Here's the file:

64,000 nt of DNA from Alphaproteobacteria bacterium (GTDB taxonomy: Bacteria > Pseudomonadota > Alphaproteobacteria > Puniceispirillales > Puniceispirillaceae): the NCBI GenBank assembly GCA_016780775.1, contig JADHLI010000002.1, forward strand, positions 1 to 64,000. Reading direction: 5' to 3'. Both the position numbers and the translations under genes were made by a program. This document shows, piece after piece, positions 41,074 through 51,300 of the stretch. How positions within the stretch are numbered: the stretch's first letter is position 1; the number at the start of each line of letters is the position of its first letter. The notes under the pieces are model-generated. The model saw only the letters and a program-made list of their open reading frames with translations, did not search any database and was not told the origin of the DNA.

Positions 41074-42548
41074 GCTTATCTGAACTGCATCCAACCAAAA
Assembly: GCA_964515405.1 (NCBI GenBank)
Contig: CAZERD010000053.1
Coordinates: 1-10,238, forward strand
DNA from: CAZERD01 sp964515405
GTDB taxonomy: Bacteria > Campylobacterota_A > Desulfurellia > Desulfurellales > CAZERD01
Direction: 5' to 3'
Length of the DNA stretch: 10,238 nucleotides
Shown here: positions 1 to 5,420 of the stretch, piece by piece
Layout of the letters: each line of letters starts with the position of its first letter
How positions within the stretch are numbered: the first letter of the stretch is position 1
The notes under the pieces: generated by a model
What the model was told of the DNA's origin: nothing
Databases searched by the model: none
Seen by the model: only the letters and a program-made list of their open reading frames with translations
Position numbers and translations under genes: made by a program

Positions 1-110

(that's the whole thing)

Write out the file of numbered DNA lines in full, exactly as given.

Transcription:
64,000 nt of DNA from Alphaproteobacteria bacterium (GTDB taxonomy: Bacteria > Pseudomonadota > Alphaproteobacteria > Puniceispirillales > Puniceispirillaceae): the NCBI GenBank assembly GCA_016780775.1, contig JADHLI010000002.1, forward strand, positions 1 to 64,000. Reading direction: 5' to 3'. Both the position numbers and the translations under genes were made by a program. This document shows, piece after piece, positions 41,074 through 51,300 of the stretch. How positions within the stretch are numbered: the stretch's first letter is position 1; the number at the start of each line of letters is the position of its first letter. The notes under the pieces are model-generated. The model saw only the letters and a program-made list of their open reading frames with translations, did not search any database and was not told the origin of the DNA.

Positions 41074-42548
41074 GCTTATCTGAACTGCATCCAACCAAAA
Assembly: GCA_964515405.1 (NCBI GenBank)
Contig: CAZERD010000053.1
Coordinates: 1-10,238, forward strand
DNA from: CAZERD01 sp964515405
GTDB taxonomy: Bacteria > Campylobacterota_A > Desulfurellia > Desulfurellales > CAZERD01
Direction: 5' to 3'
Length of the DNA stretch: 10,238 nucleotides
Shown here: positions 1 to 5,420 of the stretch, piece by piece
Layout of the letters: each line of letters starts with the position of its first letter
How positions within the stretch are numbered: the first letter of the stretch is position 1
The notes under the pieces: generated by a model
What the model was told of the DNA's origin: nothing
Databases searched by the model: none
Seen by the model: only the letters and a program-made list of their open reading frames with translations
Position numbers and translations under genes: made by a program

Positions 1-110